Italy’s Politics Fail to Rattle Its Financial Markets





In Italy, a political pairing that investors once considered a worst-case scenario is set to become the new government, yet Italian stocks continue to outperform all other major developed markets this year.
The anticipated government coalition between the hard-right League party and the antiestablishment 5 Star Movement, a combination long considered by analysts to pose a major risk to the country’s economy and the eurozone itself, hasn’t stopped Italian stocks and bonds from outperforming.
The country’s headline stock index, the FTSE MIB, is up 11% this year, well above the eurozone’s broader Euro Stoxx 50 index and the S&P 500, each up around 2%. The FTSE MIB was up nearly 14% last year.
Spreads between Italy’s 10-year government bonds and Germany’s, a widely followed measure of perceived risk, now stand at around 1.3 percentage points. That’s up marginally from last month but still comfortably below the 1.6 percentage points spread at the start of the year.
“We’re surprised the market is so benign after the events of the Italian elections,” said Giuseppe Di Mino, managing director at hedge fund Amber Capital. “We were at least expecting some volatility ahead of this new government.”
The political parties’ main economic proposals could have a significant impact on Italy’s finances, with both in favor of scrapping a controversial pension reform and increasing welfare spending. Italy’s public-debt burden is 132% of its gross domestic product, the world’s third largest.
Italy already shells out €70 billion ($84 billion) a year to service its debt, even though European Central Bank policies are aimed at keeping borrowing costs ultralow. This is all set to change later this year, analysts say, as the bank finally starts rolling back monetary stimulus.
But investors have been repeatedly wrong-footed when betting on Italy’s fractious politics in recent years. The FTSE MIB is index up 10% since the messy results of the country’s March 4 election. And Italian assets remained buoyant after voters rejected changes backed by the government in a 2016 constitutional referendum, leading Prime Minister Matteo Renzi to resign.
Indeed, many analysts are skeptical the two parties will be able to change government policy that much, at least soon.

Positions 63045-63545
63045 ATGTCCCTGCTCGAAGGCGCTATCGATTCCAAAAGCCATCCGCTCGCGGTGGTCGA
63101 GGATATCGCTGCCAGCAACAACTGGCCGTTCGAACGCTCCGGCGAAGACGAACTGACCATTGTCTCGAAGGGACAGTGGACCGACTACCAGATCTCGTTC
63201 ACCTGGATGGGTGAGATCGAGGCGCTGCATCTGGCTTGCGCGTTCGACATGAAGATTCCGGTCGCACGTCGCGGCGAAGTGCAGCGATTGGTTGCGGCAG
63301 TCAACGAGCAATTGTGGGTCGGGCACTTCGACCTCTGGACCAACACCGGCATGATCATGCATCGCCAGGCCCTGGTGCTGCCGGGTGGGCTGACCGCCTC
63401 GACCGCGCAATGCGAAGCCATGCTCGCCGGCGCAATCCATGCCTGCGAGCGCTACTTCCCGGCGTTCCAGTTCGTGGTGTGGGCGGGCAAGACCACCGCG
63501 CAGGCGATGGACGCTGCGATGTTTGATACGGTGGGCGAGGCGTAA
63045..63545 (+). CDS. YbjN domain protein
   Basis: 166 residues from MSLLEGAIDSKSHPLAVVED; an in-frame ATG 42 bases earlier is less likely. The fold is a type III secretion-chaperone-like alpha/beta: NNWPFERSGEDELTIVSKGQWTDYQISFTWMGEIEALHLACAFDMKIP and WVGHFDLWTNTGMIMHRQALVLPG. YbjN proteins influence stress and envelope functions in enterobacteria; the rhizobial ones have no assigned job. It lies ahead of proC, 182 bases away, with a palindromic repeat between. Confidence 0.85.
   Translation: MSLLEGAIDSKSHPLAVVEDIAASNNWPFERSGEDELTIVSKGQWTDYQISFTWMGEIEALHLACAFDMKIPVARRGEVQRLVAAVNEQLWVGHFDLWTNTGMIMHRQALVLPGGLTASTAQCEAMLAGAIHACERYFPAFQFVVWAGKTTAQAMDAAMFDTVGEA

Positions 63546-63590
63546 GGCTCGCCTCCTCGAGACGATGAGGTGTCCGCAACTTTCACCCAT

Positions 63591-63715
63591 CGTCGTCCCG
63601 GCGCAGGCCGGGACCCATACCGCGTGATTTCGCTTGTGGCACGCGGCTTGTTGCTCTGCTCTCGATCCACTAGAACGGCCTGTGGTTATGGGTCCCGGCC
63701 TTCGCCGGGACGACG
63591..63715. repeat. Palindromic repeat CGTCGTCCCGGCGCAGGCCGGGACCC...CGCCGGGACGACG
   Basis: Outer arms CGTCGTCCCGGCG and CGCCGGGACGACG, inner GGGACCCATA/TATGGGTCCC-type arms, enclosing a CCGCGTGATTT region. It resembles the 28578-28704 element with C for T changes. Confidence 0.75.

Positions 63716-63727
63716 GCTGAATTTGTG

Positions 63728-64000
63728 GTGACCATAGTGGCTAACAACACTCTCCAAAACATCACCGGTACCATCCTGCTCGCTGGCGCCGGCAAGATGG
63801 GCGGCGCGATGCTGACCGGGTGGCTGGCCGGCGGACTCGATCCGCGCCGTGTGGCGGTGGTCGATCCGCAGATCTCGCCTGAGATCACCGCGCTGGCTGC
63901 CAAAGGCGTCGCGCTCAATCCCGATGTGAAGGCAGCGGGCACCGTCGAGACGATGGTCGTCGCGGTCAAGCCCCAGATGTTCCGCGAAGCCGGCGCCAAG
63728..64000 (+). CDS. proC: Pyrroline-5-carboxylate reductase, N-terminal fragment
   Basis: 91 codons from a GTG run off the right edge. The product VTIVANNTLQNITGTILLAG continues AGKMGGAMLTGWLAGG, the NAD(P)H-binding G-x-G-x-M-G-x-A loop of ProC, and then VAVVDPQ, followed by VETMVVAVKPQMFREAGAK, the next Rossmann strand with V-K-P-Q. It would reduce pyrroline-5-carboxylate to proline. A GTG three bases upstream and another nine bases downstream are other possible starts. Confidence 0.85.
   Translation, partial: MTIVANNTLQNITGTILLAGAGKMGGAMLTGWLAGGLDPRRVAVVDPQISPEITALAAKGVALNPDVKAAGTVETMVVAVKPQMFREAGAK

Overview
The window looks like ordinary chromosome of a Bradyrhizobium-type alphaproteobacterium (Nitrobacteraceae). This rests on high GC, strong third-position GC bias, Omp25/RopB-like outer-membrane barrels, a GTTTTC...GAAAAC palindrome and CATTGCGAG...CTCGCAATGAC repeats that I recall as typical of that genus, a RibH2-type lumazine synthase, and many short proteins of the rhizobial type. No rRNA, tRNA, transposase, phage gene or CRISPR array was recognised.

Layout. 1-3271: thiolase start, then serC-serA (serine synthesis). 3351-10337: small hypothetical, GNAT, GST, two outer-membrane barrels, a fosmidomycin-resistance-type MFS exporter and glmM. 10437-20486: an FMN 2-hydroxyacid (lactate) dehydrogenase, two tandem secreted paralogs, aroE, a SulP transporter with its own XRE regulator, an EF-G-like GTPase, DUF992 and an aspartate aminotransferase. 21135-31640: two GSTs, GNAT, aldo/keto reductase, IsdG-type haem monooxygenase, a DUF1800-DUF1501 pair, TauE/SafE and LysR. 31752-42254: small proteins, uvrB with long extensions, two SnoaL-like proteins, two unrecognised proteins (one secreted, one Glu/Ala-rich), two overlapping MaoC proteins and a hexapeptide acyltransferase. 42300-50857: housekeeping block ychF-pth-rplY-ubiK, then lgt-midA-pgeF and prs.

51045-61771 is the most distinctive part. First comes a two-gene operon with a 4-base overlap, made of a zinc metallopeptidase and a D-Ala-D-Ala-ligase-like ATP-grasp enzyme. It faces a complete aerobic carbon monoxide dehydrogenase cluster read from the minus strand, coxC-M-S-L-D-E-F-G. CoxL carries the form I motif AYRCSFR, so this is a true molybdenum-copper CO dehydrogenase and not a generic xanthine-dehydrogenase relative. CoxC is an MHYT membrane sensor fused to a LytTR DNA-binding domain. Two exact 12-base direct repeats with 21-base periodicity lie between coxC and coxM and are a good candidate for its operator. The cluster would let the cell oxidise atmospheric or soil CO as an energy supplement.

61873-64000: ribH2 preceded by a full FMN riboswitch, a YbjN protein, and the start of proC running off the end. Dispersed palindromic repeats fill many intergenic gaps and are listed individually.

“The populist parties have made a lot of promises that ultimately will be very expensive,” said Nicholas Brooks, head of economic and investment research at Intermediate Capital Group . And because the parties have such different priorities, it may be difficult to get anything done right away, he said.
Meanwhile, many investors have been focusing on economic growth that remains robust in Italy and across the eurozone, and on signs that the cleanup of the country’s banking sector is going well.
What once really concerned money managers was the threat of the eurozone breaking up, but that now seems a thing of the past.
The 5 Star Movement once appeared intent on taking Italy out of the zone, but later suggested this was not the time for a euro exit.
When the party said, “‘Actually, we are not in favor of breaking up the euro anymore,’ to me that was a buy sign for Italy,” said Mike Riddell, a fixed-income fund manager at Allianz Global Investors, whose portfolio is currently biased toward Italian bonds.
Also fading are concerns that high debt levels in southern European countries, like Italy, would lead to a eurozone breakup.
Between 2010 and 2012, when the bloc grappled with an economic downturn and ballooning government deficits, money managers piled into German debt while amassing large bets against Italy, Spain, Portugal and Greece. Spreads ballooned between southern European bonds and German debt.
When ECB President Mario Draghi promised to do “whatever it takes” to save the euro in 2012, spreads quickly came down and are now around their narrowest since before the financial crisis.
For many investors, that showed that southern European spreads weren’t reflecting concerns over economic performance and finances, but instead the risk that debtholders would be repaid in currencies other than euros if the ECB didn’t stand behind these countries.
“The risk of the eurozone breaking up is no longer in the market,” said Isabelle Vic Philippe, head of euro rates and inflation at Amundi, Europe’s largest asset manager.
To be sure, some analysts believe that the market is overlooking the risk of political tensions flaring up again if the eurozone economy slows and southern Europe’s budget deficits surge.
“In an environment in which interest rates start to rise globally, debt burdens start to rise, and the question is whether countries like Spain and Italy can take those higher borrowing costs,” said Craig Inches, a fund manager at Royal London Asset Management.